Review: Statham & Yakin in 'Safe' Deliver Worthwhile, B-Level Action
by Jeremy Kirk
April 27, 2012
Sadly, they went with that terrible title. A movie with the flimsiest of plots that takes the most basic of turns needs something extra to keep eyeballs firmly on the big screen. It's a good thing Jason Statham doesn't need much story to deliver convincing punches and deadly knees to the face. It's all him at work in Safe, the latest film written and directed by Boaz Yakin. The filmmaker relies on one element to keep his film this engrossing, hard-hitting action and Statham at the center of all of it. The action works in Safe, little else does, and, when the credits roll, that's all that matters. It's hard to remember plot holes when you've just had your ass kicked, especially by Jason Statham. Safe doesn't necessarily do that, but it comes damn close.
Statham plays Luke Wright, an ex-cop now turned cage fighter who might be nearing the end of that rope, too. After a fixed fight doesn't go as planned, Wright finds himself on the wrong side of the Russian Mafia. They take everything of value from him, his family included, and vow to make his life a living Hell. No or else. Just the vow of a living Hell. Wright begins walking the city in an attempt to either lose himself or find some sense of vengeance.
In another part of the city, we find Mei, a 12-year-old girl played by Catherine Chan who has a special gift. Mei has a way with numbers, cracking codes, and generally reordering the universe in her head while walking down the sidewalk. The Triads have her, the Russians want her, and once she and Wright cross paths, the city basically implodes under the weight of spent bullet casings.
And that's what Safe does best. The story, thin but convoluted as it is, needs someone like Yakin in the director's chair and someone like Statham as the biggest head on the poster to satisfactorily make it work. Yakin isn't exactly known for his action stylings unless you count the severely intense football scene in Remember the Titans. However, he comes off like a student of the best action directors, filling the screen with some suspenseful and impressive sequences that keep the ball on this field moving yards forward. Fast-paced chases both on foot and in vehicles. Squibs going off left and right sending flecks of the set hurtling towards the actors. The theory that collateral damage in action movies makes it all the more realistic. He isn't too keen on crafting inventive set pieces or chases, but the one thing keeping them interesting is how effectively R-rated and energetic they are. At least after the first act.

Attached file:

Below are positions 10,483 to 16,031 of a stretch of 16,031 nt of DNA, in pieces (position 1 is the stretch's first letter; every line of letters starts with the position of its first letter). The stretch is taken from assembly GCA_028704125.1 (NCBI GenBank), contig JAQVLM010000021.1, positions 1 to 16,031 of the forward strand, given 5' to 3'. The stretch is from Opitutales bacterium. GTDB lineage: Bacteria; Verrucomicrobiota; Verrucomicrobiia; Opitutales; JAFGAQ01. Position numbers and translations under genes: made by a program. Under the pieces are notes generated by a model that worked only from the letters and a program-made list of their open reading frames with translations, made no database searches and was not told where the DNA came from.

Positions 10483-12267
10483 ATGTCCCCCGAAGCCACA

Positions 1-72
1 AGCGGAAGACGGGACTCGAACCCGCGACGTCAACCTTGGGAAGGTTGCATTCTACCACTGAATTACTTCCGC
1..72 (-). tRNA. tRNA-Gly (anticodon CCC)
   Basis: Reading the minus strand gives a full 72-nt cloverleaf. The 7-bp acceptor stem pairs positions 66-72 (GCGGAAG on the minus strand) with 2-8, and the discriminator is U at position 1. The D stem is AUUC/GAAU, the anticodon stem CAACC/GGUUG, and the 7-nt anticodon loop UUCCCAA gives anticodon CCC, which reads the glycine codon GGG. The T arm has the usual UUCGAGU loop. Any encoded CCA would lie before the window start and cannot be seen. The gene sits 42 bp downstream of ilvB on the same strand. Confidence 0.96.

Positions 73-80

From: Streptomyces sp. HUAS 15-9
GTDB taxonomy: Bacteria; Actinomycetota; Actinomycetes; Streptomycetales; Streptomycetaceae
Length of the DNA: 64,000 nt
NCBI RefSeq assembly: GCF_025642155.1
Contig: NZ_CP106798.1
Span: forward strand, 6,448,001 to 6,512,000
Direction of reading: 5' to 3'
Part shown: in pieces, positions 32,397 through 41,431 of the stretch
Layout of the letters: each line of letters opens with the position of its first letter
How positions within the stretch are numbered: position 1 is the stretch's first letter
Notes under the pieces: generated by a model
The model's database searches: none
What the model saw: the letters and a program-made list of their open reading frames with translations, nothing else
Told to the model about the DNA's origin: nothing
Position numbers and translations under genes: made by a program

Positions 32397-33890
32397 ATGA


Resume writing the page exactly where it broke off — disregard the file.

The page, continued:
The first 30 minutes or so of Safe border on the absurdly dull, establishing all sides in this battle royale through the city. We're introduced to Mei first, then we flashback to an hour earlier, then we flashback again to a year earlier. Don't blink, or you'll miss the cards that say this. We don't spend a lot of time in "…ago", but it doesn't help matters that it's right at the beginning. Yakin, who wrote and directed Safe, is more concerned with establishing his story and character than the charged atmosphere he brings in the execution.
It isn't long before we're introduced to Statham's Wright, the main course of this feast and the top reason, above Yakin's notable direction, why Safe works so well. Shaved head, five o'clock shadow, and a general scowl that looks like it could punch you itself, Statham's signature look prompts intensity in any scene, most of them found inside some of the best action movies of the last ten years. He's allowed to work the acting chops here in the quieter moments, the moments when Wright and Mei stroke a bond that's more weighty than simply protector/protected. Yakin's lines are mostly goofy and drab, even though both actors do as well as they can.
But those won't be the moments in Safe you remember. They aren't meant to be the moments you remember. That's why it's so forgivable to have lackluster screenwriter and a general sense that the film brings nothing new to the action table. Everything Safe sets out to do in the area of aggressive action, it does. With performances from actors like Robert John Burke, Chris Sarandon, and James Hong - all playing villains, by the way - the film takes on a campy, B-grade tone that only aids in how entertaining it is. By the films conclusion, Wright has left a lot of cold bodies in his wake, and another Jason Statham action vehicle has just driven through the theater. It's an enjoyable bit of destruction, and its star and director are the only reasons Safe is safe for action junkies at all. Those two are enough.
Jeremy's Rating: 7.5 out of 10